IS THE ACTIVITY OF SOLUBLE CD14 ENHANCED FOLLOWING MAJOR TRAUMA

Citation
F. Gebhard et al., IS THE ACTIVITY OF SOLUBLE CD14 ENHANCED FOLLOWING MAJOR TRAUMA, Archives of surgery, 132(10), 1997, pp. 1116-1120
Citations number
17
Language
INGLESE
art.tipo
Article
Categorie Soggetti
Surgery
Journal title
ISSN journal
0004-0010
Volume
132
Issue
10
Year of publication
1997
Pages
1116 - 1120
Database
ISI
SICI code
0004-0010(1997)132:10<1116:ITAOSC>2.0.ZU;2-X
Abstract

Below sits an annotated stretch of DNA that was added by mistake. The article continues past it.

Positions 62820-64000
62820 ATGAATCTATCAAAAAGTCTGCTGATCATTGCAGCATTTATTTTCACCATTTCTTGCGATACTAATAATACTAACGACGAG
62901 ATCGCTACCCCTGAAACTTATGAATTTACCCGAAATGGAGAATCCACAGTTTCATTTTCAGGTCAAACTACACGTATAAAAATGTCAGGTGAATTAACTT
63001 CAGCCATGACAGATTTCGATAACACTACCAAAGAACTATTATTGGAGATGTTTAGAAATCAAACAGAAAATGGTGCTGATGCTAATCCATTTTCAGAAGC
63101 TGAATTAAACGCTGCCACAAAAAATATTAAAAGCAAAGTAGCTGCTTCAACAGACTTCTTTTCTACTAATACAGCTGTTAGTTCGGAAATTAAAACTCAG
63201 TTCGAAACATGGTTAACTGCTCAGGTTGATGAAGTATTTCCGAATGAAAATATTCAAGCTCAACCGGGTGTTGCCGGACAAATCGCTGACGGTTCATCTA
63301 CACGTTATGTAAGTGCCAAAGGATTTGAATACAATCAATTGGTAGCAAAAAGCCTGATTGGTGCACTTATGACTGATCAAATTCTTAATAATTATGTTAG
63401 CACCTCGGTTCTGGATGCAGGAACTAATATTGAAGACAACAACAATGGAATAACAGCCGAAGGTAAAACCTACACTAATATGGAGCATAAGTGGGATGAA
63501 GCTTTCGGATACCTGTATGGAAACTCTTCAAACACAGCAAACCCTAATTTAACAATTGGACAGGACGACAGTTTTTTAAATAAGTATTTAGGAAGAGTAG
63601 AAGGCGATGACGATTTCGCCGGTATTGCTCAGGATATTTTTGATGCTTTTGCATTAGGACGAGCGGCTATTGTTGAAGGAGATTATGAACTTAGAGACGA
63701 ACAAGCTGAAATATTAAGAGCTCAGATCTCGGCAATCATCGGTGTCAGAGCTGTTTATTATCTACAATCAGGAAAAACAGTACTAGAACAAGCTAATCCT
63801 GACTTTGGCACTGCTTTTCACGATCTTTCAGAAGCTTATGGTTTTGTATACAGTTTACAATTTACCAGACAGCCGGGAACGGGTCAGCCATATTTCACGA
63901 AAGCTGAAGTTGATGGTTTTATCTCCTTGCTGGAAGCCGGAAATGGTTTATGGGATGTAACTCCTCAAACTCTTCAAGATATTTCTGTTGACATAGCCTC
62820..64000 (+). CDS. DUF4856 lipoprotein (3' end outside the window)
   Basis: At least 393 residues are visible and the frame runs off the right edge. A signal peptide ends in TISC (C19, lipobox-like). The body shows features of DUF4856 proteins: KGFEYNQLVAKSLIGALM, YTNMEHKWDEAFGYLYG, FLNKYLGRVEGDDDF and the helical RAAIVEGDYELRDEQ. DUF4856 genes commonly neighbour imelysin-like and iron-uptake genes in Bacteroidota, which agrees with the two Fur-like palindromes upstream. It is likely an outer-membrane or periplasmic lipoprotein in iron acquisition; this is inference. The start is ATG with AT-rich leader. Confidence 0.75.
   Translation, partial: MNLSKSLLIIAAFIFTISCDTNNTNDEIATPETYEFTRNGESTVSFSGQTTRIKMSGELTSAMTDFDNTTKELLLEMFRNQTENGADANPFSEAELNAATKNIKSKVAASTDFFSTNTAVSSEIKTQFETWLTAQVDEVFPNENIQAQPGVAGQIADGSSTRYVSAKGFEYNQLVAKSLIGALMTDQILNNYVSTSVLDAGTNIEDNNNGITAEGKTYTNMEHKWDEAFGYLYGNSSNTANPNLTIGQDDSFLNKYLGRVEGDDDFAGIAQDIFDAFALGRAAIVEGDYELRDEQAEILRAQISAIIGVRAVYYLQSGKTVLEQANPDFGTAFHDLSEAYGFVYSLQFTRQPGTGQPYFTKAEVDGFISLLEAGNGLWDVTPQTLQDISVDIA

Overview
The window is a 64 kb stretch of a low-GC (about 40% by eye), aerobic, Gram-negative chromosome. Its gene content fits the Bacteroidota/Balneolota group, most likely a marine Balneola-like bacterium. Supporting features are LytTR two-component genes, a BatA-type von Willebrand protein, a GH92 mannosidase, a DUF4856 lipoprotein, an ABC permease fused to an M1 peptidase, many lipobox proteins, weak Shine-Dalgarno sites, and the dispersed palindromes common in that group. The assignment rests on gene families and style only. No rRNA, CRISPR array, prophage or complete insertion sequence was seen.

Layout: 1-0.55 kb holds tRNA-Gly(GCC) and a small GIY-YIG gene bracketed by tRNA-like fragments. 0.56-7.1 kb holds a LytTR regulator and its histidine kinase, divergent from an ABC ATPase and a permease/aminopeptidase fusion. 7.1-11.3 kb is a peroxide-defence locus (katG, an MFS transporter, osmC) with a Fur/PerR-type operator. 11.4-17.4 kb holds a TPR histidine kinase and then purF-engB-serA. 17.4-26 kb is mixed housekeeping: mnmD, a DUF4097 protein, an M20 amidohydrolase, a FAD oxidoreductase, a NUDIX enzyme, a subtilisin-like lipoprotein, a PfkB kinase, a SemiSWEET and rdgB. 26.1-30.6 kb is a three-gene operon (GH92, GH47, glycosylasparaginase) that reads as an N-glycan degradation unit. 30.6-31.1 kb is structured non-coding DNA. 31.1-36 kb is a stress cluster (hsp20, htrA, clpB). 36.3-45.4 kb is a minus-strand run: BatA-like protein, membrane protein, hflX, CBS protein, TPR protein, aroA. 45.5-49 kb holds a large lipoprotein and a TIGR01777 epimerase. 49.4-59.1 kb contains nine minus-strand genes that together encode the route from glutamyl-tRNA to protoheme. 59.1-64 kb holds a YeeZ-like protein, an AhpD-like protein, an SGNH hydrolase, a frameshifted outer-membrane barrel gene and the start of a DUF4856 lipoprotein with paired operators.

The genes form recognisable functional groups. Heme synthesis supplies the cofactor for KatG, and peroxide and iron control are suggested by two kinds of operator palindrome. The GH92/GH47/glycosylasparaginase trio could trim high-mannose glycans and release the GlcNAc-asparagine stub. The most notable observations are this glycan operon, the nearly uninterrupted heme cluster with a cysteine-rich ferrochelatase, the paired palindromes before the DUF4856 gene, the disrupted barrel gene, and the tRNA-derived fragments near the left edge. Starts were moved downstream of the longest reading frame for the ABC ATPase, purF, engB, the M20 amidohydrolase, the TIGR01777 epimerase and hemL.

Background: The molecule CD14 acts as a receptor for the protein-bound endotoxin (lipopolysaccharide [LPS]) complex and mediates the cellula r effects of LPS. The soluble formation, sCD14, is supposed to neutral ize circulating LPS (ie, LPS antagonist) or transfer LPS effects to en dothelial cells (ie, LPS agonist). Objective: To elucidate the release of sCD14 per se in patients with major trauma in the early posttrauma period. Our a priori hypothesis was that sCD14 release depends on the plasma LPS concentration simultaneously measured. Patients: In a pros pective study, 65 patients with multiple injuries (Injury Severity Sco re, 9-75) were enrolled. The patients were rescued by the medical heli copter service and directly admitted to our clinics. The plasma concen trations of sCD14 (enzyme immunoassay) and LPS (chromogenic limulus am ebocyte lysate test) were analyzed. The first blood sample was collect ed immediately at the accident site. The following samples were drawn at intervals from 2 hours to daily for 2 weeks. Results: Sixty-one pat ients survived the observation time. Immediately after trauma, their m ean sCD14 level was not different from that of healthy individuals. Tw o hours later, a pronounced increase of sCD14 was observed and sustain ed throughout the observation period. Even nonsurvivors showed an incr eased sCD14 release, but less pronounced. In all patients, plasma LPS levels were elevated during the first 12 hours. Conclusions: Major tra uma caused an increased release of sCD14. This elevation, however, was not correlated to LPS levels or to the severity of trauma (estimated by trauma scores). We found no evidence that sCD14 levels are of progn ostic value regarding survival. Furthermore, the release of sCD14 did not occur in an LPS-neutralizing manner, but rendered possible an LPS- independent mechanism.